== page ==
2006 Nissan Altima - Thrown rod?

My Nissan Altima list pressure while I was driving it so I immediately pulled over to the side and called a tow truck to tow my car to a safe place now my car will still crank but makes a little knocking noise, have I thrown a rod?

Does the RRRrrRrrrRRRrrRRRrrr cranking sound uneven?

No, but you need new bearings. Though many people will say it’s not a long-term fix, I would let down the oil pan, clean up the crankshaft journals with 1000-grit abrasive cloth, and change the rod bearings from below. If it wasn’t knocking for too long, you might get away with this type of repair.

Maybe, I can’t hear it from here.

First I can’t see how you can hear a knocking just while cranking and not starting. Second, you lost pressure and have not figured out why yet and corrected the problem. Low or no oil,etc. so if you still have a pressure problem, the bearings are still starved for oil. I’m not a mechanic so don’t know if the knocking would go away if the oil pressure is restored. Usually knocking happens first and then the rod shatters and blows a hole in the block. So maybe that’s why you have no oil pressure.

Check oil level.

If you THREW a rod, there would be a new hole in the oil pan or engine block. That could make a knocking noise as you crank it.

If you damaged a rod bearing…called a spun rod bearing, you would hear a knocking noise at idle.

Either way, you need an expensive difficult repair

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People do stuff like this with Geo Metros quite frequently and results are mixed. Sometimes it will go 100,000 miles and sometimes not. If the car is nearing the end of its life, a quick and dirty fix might be OK to keep it going until the end. If in good shape, maybe put some money into it and do it right. Used cars are stupid expensive right now so repairing something like this might not have made sense a few years ago but does now.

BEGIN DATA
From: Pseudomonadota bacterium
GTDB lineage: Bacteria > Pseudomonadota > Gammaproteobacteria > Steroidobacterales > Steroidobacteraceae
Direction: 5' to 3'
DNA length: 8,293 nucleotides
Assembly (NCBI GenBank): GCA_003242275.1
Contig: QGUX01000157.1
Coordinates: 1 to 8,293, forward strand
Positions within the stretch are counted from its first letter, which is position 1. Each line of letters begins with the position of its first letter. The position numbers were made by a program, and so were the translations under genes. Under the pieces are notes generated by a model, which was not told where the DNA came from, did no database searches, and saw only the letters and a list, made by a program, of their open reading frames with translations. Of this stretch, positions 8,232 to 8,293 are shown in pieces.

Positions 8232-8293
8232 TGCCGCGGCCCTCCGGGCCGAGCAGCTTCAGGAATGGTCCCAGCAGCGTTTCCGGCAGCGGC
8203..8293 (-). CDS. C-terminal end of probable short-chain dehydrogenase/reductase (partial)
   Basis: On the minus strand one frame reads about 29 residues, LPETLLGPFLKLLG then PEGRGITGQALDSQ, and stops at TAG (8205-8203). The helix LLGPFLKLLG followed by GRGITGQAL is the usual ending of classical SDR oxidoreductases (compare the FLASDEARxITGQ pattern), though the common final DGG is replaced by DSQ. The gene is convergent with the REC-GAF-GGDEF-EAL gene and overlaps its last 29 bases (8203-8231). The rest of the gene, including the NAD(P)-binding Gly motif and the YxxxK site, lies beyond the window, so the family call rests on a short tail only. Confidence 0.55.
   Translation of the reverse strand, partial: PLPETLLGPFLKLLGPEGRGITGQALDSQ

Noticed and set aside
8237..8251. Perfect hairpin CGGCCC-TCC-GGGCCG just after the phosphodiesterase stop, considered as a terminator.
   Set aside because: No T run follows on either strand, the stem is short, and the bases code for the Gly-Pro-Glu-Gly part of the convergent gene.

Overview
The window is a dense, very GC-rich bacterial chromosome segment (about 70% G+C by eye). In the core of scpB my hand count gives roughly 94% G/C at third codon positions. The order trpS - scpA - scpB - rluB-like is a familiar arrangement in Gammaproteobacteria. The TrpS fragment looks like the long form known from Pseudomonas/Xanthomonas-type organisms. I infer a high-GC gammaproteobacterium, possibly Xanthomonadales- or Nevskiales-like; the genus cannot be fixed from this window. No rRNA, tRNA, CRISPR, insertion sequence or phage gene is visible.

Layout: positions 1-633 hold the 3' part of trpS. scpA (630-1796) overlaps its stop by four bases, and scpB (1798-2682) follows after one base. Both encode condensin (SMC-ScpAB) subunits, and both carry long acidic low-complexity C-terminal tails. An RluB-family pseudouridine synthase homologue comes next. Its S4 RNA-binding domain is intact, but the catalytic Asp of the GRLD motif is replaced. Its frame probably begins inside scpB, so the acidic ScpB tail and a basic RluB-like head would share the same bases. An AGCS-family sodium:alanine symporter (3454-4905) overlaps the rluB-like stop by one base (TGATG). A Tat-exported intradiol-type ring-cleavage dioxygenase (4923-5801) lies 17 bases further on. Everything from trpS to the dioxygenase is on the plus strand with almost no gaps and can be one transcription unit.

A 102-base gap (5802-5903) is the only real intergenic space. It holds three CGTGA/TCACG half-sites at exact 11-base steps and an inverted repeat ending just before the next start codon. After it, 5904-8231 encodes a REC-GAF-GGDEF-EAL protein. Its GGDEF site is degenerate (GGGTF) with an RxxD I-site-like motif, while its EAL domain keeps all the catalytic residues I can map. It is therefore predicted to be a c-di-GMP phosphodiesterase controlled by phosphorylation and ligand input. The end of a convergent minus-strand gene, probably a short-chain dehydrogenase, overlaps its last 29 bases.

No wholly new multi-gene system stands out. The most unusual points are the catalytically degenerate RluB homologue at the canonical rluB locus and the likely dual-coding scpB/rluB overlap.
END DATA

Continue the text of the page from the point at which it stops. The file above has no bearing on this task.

I had a small engine I got in a bucket that had thrown a rod through the block. I had the block welded, replaced the rod, and it worked for the short time I had it. I don’t think I’d do that with a 16 year old car but if you are doing it on your own time, up to you, but first you have to have someone actually figure out what happened. So a tow and $100 diagnostic fee is the first step.

I saw someone replace a rod in a mower and JB Weld the small crack in the block. It worked fine. They honed the cylinder, replaced the rings, rod, and whatever else was needed.

I think they spent more than they could have found a free or junk mower for but they just wanted to do it which is all good. I seem to always be able to find a mower out at the curb with a gunked up carb when I need one. Once I found one that ran but the deck was rusted and one corner/wheel had come completely off. I needed the engine so took the thing home, did an engine swap, and then scrapped the old deck and bad engine from the good deck.

It was a snowblower that I fixed up for my dad. Then it looked so nice he traded it in for a new one. Got $50 or something for it. Could have saved me a little work.

I had another engine when I was a kid. I just don’t remember the circumstances now, maybe I bought it used or something, but a friends dad just patched the hole in the block. Brass patch with gasket and tapped in screws. That worked too. Anything to plug the hole but welding is better if aluminum fear about $10. Not ok for a cast iron block. I never threw a rod on my own engines though. Check oil and don’t get stupid.